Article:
Monitoring maternal Beta carotene and retinol consumption may decrease the incidence of neurodevelopmental disorders in offspring.

Published online

Journal Article

Retinoic acids (13-cis and 13-trans) are known teratogens, and their precursor is retinol, a form of vitamin A. In 1995, Rothman et al demonstrated an association between excessive vitamin A, >10,000 IU/day, during the first trimester of pregnancy and teratogenic effects, particularly in the central nervous system. However, vitamin A deficiency has long been known to be deleterious to the mother and fetus. Therefore, there may be a narrow therapeutic ratio for vitamin A during pregnancy that has not previously been fully appreciated. Neurodevelopmental disorders may not be apparent by macroscopic brain examination or imaging, and proving the existence of a behavioral teratogen is not straightforward. However, an excess of retinoic acid and some neurodevelopmental disorders are both associated with abnormalities in cerebellar morphology. Physical and chemical evidence strongly supports the notion that beta carotene crosses the placenta and is metabolized to retinol. Only very limited amounts of beta carotene are stored in fetal fat cells as evidenced by the fact that maternal fat is yellow from beta carotene, whereas non-brown neonatal fat is white. Furthermore, newborns of carotenemic mothers do not share the yellow complexion of their mothers. The excess 13-trans retinoic acid derived from metabolized beta carotene in the fetus increases the concentration of the more teratogenic 13-cis retinoic acid since the isomerization equilibrium is shifted to the left. Therefore, this paper proposes that consideration be given to monitoring all potential sources of fetal 13-cis and 13-trans retinoic acid, including nutritional supplements, dietary retinol, and beta carotene, particularly in the first trimester of pregnancy.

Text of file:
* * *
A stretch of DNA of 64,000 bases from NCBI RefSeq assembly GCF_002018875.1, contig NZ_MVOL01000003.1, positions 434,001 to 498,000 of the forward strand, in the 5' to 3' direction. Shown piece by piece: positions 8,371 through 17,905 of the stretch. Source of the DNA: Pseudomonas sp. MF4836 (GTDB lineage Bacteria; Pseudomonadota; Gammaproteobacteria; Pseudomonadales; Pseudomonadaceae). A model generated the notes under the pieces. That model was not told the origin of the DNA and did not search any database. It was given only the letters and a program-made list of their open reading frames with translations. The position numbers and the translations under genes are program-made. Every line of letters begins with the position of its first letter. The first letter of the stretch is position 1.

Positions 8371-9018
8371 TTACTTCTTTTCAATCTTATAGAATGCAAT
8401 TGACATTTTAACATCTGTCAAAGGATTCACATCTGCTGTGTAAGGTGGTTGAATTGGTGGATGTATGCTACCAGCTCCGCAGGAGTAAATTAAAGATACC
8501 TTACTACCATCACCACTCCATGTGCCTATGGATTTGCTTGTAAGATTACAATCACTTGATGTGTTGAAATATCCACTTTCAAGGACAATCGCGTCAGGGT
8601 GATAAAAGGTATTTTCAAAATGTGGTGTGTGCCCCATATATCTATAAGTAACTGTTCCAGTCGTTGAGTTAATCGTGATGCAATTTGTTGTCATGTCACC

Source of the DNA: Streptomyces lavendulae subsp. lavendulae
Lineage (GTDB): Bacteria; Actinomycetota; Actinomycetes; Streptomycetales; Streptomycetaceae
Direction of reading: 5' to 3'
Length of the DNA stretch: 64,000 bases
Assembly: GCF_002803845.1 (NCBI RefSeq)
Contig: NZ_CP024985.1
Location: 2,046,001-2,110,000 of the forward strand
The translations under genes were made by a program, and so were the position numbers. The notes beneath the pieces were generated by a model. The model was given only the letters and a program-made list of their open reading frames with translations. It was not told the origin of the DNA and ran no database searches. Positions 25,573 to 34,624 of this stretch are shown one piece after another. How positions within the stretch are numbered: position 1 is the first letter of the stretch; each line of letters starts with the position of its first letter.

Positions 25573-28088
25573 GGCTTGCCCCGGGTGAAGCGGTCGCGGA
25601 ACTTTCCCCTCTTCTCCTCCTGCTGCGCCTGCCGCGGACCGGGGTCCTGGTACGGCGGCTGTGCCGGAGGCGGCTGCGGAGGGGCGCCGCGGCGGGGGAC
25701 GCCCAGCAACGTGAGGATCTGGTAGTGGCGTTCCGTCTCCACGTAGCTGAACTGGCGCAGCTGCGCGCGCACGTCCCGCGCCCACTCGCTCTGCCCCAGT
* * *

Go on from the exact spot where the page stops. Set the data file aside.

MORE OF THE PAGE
Full Text

Duke Authors

Cited Authors

  • Goldberg, JS

Published Date

  • December 19, 2011

Published In

Volume / Issue

  • 6 /

Start / End Page

  • 1 - 8

PubMed ID

  • 24453512

Pubmed Central ID

  • 24453512

International Standard Serial Number (ISSN)

  • 1179-5581

Digital Object Identifier (DOI)

  • 10.4137/CMRH.S8372


  • eng

Conference Location

  • United States